I'm attending the BYU Organ Workshop this week. I can't wait to come back armed with new and wonderful material to share with you!
Since I'll be gone, I'm using this week to share past keynote addresses with you. Here is Dr. Richard L. Elliott's address from 2005, found here.
Since I'll be gone, I'm using this week to share past keynote addresses with you. Here is Dr. Richard L. Elliott's address from 2005, found here.
The Unified Organist
One of my most memorable experiences came while serving a mission in Argentina. I had been in the country for nearly a year, during which time I had not heard or seen a single pipe organ. After a long day of tracting with no success, my companion and I passed in front of a church from which we heard emanating the sounds of a real pipe organ. My companion, who was no shrinking violet, nudged me up the stairs and into the balcony. Imagine our surprise when the organist turned around and said, in perfect English, “Elders, what are you doing here?”
I will save the rest of this story for another time and place, but I wish to begin by asking all of you the same question: “What are you doing here?” or, in other words, “Why are you here?” What I mean by that is not, “What do you want to learn today?” but rather, “What was it that motivated you to study music?” and “What is it that keeps you striving to reach the next level?”
I would suspect that you are all motivated to study music and to keep striving for improvement for many of the same reasons why I continue to study and strive. As I have thought about what has motivated me the most, what keeps coming into my mind is the feeling I have—both as a performer and as a listener—when things “click” and when I experience a type of joy which transcends nearly every other earthly sensation. The best way to describe this feeling is as a feeling of oneness—of being one with the instrument, one with the music, one with the audience or congregation, and one with my whole self. I would like to explore each of these ideas in detail.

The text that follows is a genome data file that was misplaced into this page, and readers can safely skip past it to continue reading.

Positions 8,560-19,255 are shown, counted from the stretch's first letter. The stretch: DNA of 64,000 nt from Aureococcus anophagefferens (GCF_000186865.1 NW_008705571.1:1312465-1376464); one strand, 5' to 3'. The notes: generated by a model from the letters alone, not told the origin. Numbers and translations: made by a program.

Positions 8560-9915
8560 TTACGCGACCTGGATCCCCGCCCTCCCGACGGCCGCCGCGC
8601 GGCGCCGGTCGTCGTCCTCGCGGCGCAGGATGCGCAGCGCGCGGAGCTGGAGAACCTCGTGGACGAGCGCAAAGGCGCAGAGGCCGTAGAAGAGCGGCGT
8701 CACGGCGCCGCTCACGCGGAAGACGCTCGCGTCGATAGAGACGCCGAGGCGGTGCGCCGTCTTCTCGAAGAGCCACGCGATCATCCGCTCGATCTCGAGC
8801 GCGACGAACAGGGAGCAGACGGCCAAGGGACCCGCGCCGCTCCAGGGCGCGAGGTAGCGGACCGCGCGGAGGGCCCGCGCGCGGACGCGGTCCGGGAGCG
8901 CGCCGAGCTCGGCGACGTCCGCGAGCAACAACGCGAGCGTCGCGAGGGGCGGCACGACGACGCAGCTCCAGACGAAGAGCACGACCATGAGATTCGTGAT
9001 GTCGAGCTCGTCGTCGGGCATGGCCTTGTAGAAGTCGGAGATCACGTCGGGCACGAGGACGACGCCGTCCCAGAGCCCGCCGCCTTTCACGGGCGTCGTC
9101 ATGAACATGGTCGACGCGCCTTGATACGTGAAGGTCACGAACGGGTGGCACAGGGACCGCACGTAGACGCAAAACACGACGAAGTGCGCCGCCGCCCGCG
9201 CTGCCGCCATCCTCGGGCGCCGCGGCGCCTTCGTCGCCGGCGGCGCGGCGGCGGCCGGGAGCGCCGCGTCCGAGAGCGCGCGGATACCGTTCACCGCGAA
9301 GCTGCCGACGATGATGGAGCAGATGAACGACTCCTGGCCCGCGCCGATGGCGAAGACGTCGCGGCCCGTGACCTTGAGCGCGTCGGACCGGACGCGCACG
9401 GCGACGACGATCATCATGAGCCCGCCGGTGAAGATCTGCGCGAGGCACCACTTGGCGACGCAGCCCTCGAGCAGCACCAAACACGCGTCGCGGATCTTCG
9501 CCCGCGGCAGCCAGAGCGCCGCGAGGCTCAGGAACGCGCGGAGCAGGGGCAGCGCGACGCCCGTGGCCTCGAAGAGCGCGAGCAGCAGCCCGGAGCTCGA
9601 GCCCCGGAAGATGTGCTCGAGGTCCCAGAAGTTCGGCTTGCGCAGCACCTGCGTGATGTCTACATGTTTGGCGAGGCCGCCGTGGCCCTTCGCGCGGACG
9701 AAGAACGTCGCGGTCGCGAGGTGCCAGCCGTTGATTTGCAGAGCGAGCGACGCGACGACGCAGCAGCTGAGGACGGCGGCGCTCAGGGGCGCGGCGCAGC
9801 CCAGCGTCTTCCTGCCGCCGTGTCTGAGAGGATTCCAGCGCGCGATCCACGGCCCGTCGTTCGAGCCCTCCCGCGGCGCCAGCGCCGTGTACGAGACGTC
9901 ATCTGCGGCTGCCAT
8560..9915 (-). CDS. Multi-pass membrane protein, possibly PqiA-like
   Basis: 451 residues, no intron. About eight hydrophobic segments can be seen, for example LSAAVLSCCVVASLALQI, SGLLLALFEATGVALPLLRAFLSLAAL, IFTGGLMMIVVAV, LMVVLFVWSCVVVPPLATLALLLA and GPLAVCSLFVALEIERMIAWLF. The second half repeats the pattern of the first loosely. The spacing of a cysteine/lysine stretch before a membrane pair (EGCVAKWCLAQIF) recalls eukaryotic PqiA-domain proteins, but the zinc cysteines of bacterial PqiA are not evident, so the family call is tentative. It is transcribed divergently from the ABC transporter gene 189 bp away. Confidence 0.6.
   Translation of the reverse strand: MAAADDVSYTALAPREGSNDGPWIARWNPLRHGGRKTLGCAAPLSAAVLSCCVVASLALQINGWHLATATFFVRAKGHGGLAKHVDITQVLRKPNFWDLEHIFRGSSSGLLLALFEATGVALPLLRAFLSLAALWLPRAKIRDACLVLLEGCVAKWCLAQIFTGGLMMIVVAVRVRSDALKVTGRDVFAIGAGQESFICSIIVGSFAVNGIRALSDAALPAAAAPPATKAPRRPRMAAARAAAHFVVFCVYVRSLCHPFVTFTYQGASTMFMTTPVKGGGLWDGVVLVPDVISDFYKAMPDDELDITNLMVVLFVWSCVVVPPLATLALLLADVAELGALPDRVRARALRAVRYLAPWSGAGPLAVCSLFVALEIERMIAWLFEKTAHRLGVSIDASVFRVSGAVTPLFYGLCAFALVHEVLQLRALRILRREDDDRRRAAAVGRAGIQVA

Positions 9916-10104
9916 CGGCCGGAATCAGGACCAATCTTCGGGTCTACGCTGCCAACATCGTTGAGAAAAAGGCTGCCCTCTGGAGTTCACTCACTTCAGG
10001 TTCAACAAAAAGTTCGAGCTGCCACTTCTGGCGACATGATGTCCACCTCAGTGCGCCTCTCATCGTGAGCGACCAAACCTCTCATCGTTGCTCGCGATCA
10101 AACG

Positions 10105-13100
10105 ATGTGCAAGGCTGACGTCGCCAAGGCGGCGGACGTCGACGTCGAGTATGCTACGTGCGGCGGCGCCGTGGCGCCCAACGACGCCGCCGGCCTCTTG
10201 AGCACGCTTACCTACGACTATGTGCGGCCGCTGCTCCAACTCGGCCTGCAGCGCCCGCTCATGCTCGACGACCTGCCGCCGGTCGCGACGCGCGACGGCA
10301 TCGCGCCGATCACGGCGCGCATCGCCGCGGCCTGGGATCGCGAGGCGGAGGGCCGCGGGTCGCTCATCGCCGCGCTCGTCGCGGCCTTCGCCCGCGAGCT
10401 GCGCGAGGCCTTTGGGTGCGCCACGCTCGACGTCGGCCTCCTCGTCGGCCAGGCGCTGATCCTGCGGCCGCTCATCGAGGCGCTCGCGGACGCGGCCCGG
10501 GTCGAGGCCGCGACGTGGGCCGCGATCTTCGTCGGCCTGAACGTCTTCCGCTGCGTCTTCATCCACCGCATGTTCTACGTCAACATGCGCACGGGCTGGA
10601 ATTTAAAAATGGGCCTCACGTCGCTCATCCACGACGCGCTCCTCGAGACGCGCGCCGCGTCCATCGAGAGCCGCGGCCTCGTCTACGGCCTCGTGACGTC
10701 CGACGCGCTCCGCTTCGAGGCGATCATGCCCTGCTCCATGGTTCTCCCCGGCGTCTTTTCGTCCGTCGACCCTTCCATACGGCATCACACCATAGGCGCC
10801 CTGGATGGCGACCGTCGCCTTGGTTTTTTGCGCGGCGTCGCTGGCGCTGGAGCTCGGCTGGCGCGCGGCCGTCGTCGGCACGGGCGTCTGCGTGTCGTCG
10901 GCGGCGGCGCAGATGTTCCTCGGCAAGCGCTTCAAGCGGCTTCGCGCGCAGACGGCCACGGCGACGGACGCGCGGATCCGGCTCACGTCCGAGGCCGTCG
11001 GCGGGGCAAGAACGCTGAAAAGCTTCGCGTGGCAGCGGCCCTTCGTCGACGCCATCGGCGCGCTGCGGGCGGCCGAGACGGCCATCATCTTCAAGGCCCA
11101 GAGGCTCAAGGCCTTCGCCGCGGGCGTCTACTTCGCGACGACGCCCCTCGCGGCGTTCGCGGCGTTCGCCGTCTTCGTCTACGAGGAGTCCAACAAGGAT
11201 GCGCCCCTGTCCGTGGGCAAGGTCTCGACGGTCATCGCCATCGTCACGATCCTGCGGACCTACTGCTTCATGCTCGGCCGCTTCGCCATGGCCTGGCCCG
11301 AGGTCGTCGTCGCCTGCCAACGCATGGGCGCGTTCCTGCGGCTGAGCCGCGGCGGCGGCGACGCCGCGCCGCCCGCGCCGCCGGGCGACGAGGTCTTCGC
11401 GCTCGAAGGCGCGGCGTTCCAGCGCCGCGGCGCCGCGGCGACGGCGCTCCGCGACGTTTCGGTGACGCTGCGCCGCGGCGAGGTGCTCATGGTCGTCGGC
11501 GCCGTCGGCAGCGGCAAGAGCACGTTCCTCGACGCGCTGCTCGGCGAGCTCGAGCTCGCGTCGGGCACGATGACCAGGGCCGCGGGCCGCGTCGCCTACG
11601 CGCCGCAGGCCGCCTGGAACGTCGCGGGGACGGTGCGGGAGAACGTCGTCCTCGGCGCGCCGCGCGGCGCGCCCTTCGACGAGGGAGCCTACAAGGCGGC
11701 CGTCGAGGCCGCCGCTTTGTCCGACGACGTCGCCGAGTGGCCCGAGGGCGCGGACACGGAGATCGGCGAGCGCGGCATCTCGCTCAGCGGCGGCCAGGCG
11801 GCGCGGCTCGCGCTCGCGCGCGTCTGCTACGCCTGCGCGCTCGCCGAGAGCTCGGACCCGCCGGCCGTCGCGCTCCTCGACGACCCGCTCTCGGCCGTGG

First, the idea of being one with our instrument. To me, one of the distinguishing features of a truly great musician is the high degree of oneness which he or she exhibits with his or her instrument. They are so unified that you can’t tell whether the performer is an extension of the instrument or the instrument is an extension of the performer. What are some things we can do to become one with our chosen instrument, the organ?
It is a given that we should work diligently to polish our manual and pedal technique, but what else can we do to become one with the organ?
Number one, we can make an effort to learn all that we are able about how organs are constructed, about the different types of organ pipes or organ tone, and about the names of the stops and what they indicate.
Number two, we can learn about organ registration, or, in other words, the recipes for the effective combinations of stops. In conjunction with this, we can learn about regional and historical differences in pipe organs and how they influenced organ registration. Registration of 19th-century French organ music such as that by Franck is very different from that of 17th- and 18th-century French organ music by composers such as Clerambault and DeGrigny.
Number three, we can become fluent with the various mechanical aids of the organ which have been invented over the years to facilitate more musical playing. These include pistons, swell pedals, the crescendo pedal, and the Great to Pedal reversible. It has been my experience that relatively few organists know how to use these devices effectively.
Number four, and most importantly, we should realize that organs are much like people, and should be treated accordingly. Just as there are no perfect people, and very few nearly perfect people on the earth today, there are no perfect organs, and very few nearly perfect organs. Most of us are fairly average, and so are most organs. But if we will look for the best in each organ (or person) and seek to emphasize its strengths and downplay its weaknesses, we can make beautiful music together.